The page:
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Picking the right kind of oven A good quality Dutch oven, whether cast iron or enameled, is easily one of the most versatile pieces of cookware you can own and, if taken care of properly, can last a lifetime or longer. Cast iron has it’s own benefits and drawbacks; on the plus side, you can transfer a cast iron pot from stovetop to oven, use it indoors and out, and heat it to temperatures that would easily wreck aluminum or chemically treated pans. Cast iron conducts heat very evenly, so there’s no need to worry about hot spots, and properly seasoned, they’re as non-stick as any coated skillet. They’re also incredibly cheap, although you can pay much more if you opt for a fancy enameled oven. The main drawbacks are the weight, which can be considerable, especially once you’ve filled your pot with delicious stew. For this reason it’s a good idea to find a pot with handles on both sides; some manufacturers make Dutch ovens with two handled pots and lids, which can be nice if you want the lid to pull double duty as a skillet. Because the handles can get extremely hot, it’s a good idea to find nonconductive, thermally insulated cloth covers that can fit over them when you’re working over coals or a stovetop. The other downside to cast iron is that it needs to be seasoned before use. For many people this is the most intimidating aspect of cast iron, although the process, while time consuming, isn’t really difficult. It’s important to clean the pan first, rinse it thoroughly, then heat it enough to evaporate any surface moisture. Next the pan should be oiled lightly over the entire cooking surface including the inside of the lid. .Almost any oil can be used as long as it has a low smoke point; some cooks swear by animal fats like bacon grease, but canola, peanut or corn oil will do fine. Once the oil is applied, wipe off any excess with a paper towel or cloth. Be conservative with the amount of oil you use since any ‘pooling’ will slow the process down. Leave the pan in an oven heated to 250 degrees for two to three hours, then re-oil and repeat the process three more times. Once you’re done, the surface will be black and slick and will require nothing more than a good scrub with a pot brush to clean, or a quick rub down with some coarse salt and a cloth. Avoid using any detergents, as they destroy the coating and you’ll have to repeat the seasoning process all over again. Cooking indoors with cast iron allows you brown your ingredients on the stovetop, then move them into the oven to bake or roast, but it’s outdoors where your cast iron Dutch oven can really shine. First, choose the material you wish to use as your heat source: charcoal works best, but hard woods like mesquite and oak hold heat well and are preferable to softer woods like elm. It’s best to cook over hot coals instead of an open flame, as a roaring fire is generally too hot to cook with successfully, although it’s fine for boiling water or getting a quick start on a pot of rice or beans. If you’re preparing cooked dishes like stews, noodles, beans or chili, you can simply set the dutch oven in the hot coals and let the pot heat from the bottom. You can also use the oven to bake by piling the hot coals up around the sides and laying more coals on top of the lid to distribute the heat evenly. To adjust the temperature, you just vary the amount of hot coals, starting with four to six on the bottom and between 12-15 on top. You can make hearty bread this way easily. Remember to lightly coat the inside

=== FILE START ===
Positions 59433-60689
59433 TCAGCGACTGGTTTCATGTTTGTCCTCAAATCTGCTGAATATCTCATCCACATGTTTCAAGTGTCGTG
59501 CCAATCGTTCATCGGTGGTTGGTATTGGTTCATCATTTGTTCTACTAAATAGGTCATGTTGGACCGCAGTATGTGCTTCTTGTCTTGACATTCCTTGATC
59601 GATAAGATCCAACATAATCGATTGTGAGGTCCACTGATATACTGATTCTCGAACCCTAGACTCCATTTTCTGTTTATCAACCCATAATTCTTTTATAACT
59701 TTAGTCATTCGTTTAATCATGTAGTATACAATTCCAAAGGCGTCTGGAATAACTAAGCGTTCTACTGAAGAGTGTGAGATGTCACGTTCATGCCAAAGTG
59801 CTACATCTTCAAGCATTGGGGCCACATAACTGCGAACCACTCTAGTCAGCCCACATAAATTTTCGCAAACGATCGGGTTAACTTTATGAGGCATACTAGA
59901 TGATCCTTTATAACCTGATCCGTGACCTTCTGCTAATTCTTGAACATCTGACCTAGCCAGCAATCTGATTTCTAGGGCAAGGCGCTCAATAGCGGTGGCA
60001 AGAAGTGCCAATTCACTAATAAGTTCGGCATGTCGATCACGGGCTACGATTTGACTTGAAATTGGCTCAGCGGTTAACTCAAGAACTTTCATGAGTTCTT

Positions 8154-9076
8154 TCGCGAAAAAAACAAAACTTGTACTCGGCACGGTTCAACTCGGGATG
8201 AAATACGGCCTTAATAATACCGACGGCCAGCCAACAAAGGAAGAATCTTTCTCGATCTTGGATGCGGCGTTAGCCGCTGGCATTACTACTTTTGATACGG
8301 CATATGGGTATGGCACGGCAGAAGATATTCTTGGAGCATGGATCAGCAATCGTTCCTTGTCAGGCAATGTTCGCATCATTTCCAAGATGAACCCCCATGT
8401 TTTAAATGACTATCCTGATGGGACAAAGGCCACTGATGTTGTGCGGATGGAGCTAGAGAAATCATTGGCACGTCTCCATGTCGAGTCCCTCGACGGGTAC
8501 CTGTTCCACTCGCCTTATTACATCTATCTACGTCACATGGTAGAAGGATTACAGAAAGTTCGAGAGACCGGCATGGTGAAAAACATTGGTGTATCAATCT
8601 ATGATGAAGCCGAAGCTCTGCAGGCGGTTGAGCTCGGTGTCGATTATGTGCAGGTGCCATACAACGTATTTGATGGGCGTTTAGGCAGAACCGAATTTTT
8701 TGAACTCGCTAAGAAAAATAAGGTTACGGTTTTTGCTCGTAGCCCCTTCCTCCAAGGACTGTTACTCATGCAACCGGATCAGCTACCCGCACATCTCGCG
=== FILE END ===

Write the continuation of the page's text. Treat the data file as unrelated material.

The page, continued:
of the oven with flour first; the coating will burn a little, but it should come off with a little water and scrubbing. One of the challenges of cooking outdoors is getting a precise temperature reading on your heat source, but a rule of thumb for gauging how hot your dutch oven is by holding your hand 6 inches above the lid and counting off ‘one one-thousand, two one-thousand, three one-thousand’. If you have to move your hand after the one count, it’s high heat; after the two count it’s medium heat, and the three count will be low heat. If you can hold your hand over the pot longer than that, your oven is keeping your food warm but no longer cooking it. Because the cast iron will retain heat in the sides and lid as well as the bottom of the pot, you can use less energy to heat a meal by removing the pot from the heat source before it’s fully cooked and letting the reserved heat from the pot finish the job. You can also use the lid of your Dutch oven as a skillet to fry bacon and eggs or to brown bread for toast. You can also deep fry in cast iron using peanut or grapeseed oil filled halfway to the top of the pot, although the oil can become dangerously hot and caution should be used if attempting this outdoors. When you’re finished cooking, you should scrape as much food as possible from the pan’s surface, then heat some water in the pan to soften any hard cooked on bits. Afterward you can scrub the rest clean with a brush and some salt, and heat the pan enough to evaporate any excess moisture. Once you begin cooking with a Dutch oven, whether you’re a homebody or a veteran camper, you’ll appreciate the versatility of this long-lasting and utilitarian cookware. If you want to find out more information you can visit

What you should know about dutch ovens before you make the purchase  
What you should know about dutch ovens before you make the purchase  

A great quality Dutch range, whether cast iron or enameled, is easily probably the most adaptable types of cookware one can possess and, if...